Several years before Columbus set out for America, a glassworks was set up at La Rochère, a mountainous area of timbered houses and waterfalls near the Swiss border of France. After a few false starts (a devastating fire followed by the Thirty Years’ War), the furnace was relit in 1666 and has been going strong ever since. Over the centuries La Rochère has produced canning jars, medical equipment, window panes, and roof tiles, but the company is best known for its drinking glasses. La Rochère’s wide range of glasses, plain and fluted, retain shapes that were as popular in 19th-century dining rooms as they are today. It’s not difficult to imagine the local writer Victor Hugo and painter Gustave Courbet taking refreshment from La Rochère goblets while nibbling the area’s famous Comt© cheese at a rustic cafe.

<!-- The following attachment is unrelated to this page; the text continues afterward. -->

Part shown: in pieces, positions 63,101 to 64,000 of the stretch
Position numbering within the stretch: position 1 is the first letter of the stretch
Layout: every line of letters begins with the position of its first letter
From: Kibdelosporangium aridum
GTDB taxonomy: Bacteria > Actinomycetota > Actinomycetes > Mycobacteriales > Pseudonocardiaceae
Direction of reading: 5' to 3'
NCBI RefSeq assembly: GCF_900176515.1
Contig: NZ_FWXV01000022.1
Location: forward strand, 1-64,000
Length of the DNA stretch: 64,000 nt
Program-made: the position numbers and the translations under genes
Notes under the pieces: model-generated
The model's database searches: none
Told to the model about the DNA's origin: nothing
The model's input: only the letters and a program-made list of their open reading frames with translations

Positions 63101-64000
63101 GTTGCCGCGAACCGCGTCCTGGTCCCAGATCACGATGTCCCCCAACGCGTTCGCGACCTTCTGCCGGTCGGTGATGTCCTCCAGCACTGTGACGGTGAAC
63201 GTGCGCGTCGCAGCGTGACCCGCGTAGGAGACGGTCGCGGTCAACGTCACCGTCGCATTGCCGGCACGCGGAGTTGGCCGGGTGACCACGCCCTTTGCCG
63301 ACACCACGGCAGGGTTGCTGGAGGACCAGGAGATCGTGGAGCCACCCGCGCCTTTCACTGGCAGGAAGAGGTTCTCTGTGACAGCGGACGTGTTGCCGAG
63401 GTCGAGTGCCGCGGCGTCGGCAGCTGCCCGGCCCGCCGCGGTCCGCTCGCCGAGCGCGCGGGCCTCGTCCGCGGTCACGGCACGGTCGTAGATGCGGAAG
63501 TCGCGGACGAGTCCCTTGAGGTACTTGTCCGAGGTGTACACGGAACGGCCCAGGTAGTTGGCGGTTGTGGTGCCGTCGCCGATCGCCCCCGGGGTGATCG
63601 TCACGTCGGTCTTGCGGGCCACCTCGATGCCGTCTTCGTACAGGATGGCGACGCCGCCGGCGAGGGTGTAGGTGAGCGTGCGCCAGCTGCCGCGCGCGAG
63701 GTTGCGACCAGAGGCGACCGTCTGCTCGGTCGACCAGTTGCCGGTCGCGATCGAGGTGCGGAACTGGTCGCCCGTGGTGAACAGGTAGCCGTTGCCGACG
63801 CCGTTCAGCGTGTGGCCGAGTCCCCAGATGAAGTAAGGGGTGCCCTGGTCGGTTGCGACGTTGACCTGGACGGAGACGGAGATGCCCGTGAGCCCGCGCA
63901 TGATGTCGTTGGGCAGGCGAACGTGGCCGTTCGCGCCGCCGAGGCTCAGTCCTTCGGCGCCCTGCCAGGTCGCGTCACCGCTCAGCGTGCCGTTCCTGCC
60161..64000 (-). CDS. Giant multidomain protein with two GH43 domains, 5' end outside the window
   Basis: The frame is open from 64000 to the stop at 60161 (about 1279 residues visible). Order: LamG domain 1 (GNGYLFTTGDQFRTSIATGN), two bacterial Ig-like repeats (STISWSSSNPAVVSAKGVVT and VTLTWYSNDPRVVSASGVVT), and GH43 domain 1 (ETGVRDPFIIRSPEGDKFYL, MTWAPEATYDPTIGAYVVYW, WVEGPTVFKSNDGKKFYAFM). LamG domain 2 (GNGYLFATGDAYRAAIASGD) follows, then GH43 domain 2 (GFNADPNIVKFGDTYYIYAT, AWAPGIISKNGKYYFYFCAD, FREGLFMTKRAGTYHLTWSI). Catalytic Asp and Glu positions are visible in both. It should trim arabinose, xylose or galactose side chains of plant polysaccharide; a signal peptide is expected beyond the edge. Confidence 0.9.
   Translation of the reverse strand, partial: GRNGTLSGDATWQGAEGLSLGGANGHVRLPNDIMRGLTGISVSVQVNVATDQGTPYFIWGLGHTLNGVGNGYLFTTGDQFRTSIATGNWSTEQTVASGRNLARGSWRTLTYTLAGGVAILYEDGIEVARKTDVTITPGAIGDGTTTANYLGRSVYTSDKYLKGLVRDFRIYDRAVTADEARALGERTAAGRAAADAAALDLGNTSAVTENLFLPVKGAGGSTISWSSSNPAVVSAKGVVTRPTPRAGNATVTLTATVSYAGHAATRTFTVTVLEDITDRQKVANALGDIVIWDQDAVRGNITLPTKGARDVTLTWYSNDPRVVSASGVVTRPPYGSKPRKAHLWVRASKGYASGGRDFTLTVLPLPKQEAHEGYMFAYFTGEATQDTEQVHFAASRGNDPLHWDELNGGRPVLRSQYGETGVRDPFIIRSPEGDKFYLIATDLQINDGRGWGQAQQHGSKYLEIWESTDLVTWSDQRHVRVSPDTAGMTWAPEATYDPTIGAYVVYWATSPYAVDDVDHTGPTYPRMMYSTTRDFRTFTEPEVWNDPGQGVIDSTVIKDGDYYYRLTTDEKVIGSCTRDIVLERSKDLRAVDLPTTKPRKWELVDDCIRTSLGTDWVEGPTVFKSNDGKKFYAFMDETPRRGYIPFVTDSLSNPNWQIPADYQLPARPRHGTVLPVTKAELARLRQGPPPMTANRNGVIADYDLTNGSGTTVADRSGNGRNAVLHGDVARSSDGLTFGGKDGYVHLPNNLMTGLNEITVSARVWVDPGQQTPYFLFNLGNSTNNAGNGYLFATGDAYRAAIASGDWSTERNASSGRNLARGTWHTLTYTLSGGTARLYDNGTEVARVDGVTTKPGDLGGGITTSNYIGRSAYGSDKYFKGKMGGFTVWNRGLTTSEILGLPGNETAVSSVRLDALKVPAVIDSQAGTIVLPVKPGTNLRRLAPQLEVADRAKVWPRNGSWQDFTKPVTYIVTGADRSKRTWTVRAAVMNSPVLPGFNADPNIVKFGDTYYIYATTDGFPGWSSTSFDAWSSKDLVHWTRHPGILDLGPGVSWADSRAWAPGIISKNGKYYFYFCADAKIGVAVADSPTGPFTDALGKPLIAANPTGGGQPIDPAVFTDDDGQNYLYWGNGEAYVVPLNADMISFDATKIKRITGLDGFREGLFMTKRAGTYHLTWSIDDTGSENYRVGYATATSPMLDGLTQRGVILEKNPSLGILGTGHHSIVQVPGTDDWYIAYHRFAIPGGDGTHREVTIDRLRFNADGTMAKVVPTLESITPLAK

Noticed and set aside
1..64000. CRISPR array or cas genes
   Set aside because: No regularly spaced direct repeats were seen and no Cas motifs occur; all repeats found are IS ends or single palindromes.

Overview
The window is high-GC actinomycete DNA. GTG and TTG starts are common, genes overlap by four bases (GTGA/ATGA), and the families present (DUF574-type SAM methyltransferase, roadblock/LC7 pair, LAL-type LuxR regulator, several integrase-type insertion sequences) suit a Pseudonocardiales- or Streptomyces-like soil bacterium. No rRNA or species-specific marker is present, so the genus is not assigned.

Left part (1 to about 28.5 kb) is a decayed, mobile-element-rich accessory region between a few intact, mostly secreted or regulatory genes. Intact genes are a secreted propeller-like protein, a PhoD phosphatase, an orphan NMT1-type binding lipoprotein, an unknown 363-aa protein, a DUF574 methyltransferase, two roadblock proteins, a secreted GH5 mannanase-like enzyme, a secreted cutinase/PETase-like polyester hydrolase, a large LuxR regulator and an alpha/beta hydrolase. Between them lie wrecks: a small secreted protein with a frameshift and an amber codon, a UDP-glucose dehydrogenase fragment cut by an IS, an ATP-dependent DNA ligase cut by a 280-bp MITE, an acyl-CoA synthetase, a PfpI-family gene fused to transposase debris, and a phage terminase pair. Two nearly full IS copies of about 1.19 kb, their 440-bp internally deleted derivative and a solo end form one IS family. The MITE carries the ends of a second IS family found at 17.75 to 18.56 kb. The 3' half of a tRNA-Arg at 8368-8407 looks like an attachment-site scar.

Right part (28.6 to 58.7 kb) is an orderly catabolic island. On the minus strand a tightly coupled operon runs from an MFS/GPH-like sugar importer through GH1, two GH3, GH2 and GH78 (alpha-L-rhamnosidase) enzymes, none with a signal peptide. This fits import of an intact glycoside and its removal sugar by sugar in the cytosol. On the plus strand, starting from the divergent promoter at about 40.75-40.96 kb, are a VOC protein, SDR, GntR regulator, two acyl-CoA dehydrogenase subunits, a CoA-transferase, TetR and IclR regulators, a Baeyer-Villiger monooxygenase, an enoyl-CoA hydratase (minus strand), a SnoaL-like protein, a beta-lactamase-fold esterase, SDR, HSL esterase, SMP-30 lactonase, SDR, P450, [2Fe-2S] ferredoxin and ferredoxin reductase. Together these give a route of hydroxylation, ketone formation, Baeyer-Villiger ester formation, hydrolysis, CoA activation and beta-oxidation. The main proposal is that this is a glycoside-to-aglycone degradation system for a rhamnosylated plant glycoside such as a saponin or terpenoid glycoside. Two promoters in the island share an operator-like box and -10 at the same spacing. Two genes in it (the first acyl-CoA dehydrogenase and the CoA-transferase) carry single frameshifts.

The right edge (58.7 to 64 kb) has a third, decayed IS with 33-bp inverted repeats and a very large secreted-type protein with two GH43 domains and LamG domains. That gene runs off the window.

Today the company is run by the descendants of the 19th-century owners and sells its traditional hand-blown as well as more affordable pressed-glass ranges worldwide. Here’s a selection of some utilitarian favorites.
Above: A table set with La Rochère glassware from the Perigord line at London popup restaurant Pips Dish (see London’s Best Below-Stairs Lunch, Hoxton Edition). Photograph by Simon Bevan for Remodelista.
Four to Buy
Above: A set of six 8-Ounce Balloon Decor Water Glasses is $51.86; a set of six 4.5 Ounce Balloon Decor Red Wine Glasses is $51.32; and a set of six La Rochère 2.5-Ounce Balloon Dessert Wine Glasses is $47.81, all from Amazon.
Above: A set of six 15.2 ounce La Rochère Ouessant Iced Tea Glasses is $77 from Sur la Table.
Object Lessons columnist Megan Wilson is the owner of Ancient Industries and the curator of the Remodelista 100, a collection of everyday essential objects presented in the Remodelista book. Have a look at her past lessons on iconic designs, including Cafe Ware from Duralex, La Rochère’s competitor, and Le Parfait and Other Canning Jars.